In brief: Data center developer gives entrepreneur talk
Developer David Sabey will present this year’s Gonzaga University Pigott Entrepreneurship lecture at 6:30 p.m. Thursday in the Jepson Center’s Wolff Auditorium.
The free presentation is titled “An Algorithm of Entrepreneurialism: How Jesuit-Inspired Core Values Shaped My Career.” A question-and-answer session will follow.
The lecture is open to the public, but space is limited. Reservations can be made through www.gonzaga.edu/sbalecture.
Apart from running the successful Seattle-based Sabey Corp., Sabey has established facilities for a host of technology companies. His company operates data centers in the Puget Sound region and in Grant County.
He recently signed a contract to develop the largest high-rise data center in the world, a 32-floor Manhattan-based operation serving the New York Genome Center.
Sabey also co-founded the Seattle Science Foundation, established to foster the collaboration of medical scientists, practitioners and engineers to focus on bioscience.
Homeowners groups topic of state workshop
The corporations and charities division of the Washington Secretary of State’s office will present a homeowners association workshop in Spokane on Oct. 4.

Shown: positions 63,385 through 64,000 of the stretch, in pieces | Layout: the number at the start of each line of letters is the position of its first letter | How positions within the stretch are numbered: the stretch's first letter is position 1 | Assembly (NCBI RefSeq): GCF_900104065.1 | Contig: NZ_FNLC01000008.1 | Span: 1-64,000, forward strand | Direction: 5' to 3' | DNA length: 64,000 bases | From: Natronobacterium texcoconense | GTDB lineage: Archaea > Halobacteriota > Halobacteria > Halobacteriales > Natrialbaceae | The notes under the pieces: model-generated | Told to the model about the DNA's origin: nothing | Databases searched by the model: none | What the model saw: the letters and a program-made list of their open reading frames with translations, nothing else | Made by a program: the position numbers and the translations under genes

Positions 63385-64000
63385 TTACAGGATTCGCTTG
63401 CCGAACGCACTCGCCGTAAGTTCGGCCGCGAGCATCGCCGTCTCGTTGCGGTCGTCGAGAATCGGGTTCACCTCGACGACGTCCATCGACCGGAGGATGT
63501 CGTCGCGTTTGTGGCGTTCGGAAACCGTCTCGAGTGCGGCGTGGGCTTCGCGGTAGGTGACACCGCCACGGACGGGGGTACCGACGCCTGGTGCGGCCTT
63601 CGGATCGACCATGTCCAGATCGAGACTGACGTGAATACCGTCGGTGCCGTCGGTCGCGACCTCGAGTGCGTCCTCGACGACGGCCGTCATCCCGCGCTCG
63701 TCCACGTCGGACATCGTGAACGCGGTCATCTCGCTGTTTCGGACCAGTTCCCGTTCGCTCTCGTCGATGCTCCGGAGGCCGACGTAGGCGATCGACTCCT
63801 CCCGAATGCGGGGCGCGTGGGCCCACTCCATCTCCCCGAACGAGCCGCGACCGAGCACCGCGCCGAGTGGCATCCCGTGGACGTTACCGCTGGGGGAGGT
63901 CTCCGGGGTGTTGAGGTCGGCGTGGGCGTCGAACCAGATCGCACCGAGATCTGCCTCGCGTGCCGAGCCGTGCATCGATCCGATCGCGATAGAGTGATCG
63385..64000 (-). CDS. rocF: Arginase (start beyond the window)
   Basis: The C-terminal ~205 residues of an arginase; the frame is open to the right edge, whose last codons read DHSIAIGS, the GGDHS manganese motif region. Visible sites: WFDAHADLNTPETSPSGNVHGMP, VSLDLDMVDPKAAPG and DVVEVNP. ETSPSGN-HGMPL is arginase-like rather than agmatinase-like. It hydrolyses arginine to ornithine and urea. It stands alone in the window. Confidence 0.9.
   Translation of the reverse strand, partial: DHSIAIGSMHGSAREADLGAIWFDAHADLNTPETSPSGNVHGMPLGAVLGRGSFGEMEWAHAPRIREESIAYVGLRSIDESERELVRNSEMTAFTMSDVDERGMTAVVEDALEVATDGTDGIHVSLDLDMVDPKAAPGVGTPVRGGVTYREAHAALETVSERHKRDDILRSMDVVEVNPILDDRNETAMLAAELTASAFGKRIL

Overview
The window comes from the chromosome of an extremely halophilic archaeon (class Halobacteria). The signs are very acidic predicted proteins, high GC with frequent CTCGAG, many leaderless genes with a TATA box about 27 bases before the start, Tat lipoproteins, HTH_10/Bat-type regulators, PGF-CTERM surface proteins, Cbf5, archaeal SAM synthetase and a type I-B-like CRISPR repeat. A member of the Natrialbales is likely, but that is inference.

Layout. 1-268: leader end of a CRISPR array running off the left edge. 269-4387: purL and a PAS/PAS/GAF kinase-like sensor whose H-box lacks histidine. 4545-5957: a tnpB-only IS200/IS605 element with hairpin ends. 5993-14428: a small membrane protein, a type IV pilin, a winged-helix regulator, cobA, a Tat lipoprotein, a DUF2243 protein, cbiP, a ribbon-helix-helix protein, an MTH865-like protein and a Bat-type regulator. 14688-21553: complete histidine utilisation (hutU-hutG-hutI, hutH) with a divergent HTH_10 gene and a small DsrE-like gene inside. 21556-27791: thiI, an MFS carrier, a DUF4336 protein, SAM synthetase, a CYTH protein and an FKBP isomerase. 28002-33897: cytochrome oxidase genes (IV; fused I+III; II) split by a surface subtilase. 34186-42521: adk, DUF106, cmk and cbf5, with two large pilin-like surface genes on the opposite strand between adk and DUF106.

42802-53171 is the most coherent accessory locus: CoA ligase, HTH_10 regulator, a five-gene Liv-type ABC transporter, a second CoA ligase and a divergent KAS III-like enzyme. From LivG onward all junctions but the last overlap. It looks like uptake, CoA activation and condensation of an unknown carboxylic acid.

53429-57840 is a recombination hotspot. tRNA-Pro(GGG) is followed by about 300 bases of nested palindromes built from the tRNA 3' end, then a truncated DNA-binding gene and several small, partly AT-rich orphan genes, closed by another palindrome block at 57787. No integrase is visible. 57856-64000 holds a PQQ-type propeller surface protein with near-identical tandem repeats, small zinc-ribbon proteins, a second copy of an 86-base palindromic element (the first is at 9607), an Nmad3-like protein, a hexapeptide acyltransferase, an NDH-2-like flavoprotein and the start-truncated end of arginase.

The event is targeted at homeowners association members and boards. It will be held at the Spokane Convention Center, 334 W. Spokane Falls Blvd., from 8 a.m. to noon.
The featured presenter is Nathan G. Smith, an attorney with Witherspoon Kelley in Spokane, whose practice includes real estate and land-use law.
The event costs $10 and includes breakfast. Registration is available online at https://www.sos.wa.gov/ charities/TrainingSignupForm .aspx?s=31, or call Teresa Glidden at (360) 725-0373.
Abercrombie staffers may wear head scarves
SAN FRANCISCO – Trendy clothing retailer Abercrombie & Fitch has agreed to make religious accommodations and allow workers to wear head scarves as part of a settlement of discrimination lawsuits filed in California, lawyers announced Monday.
The retailer will now allow hijabs, the traditional head scarves worn by many Muslim women when in public.
One judge determined the Ohio-based company fired a Muslim worker from a California store, while another judge said it refused to hire another woman in the state because of their refusal to remove their hijabs during work.
The rulings came after the U.S. Equal Employment Opportunity Commission filed lawsuits on behalf of both women.
In court papers filed Friday, Abercrombie agreed to pay the women a combined $71,000 and unspecified attorney fees. Additionally, it has established an appeals process for workers who believe they were denied religious accommodations.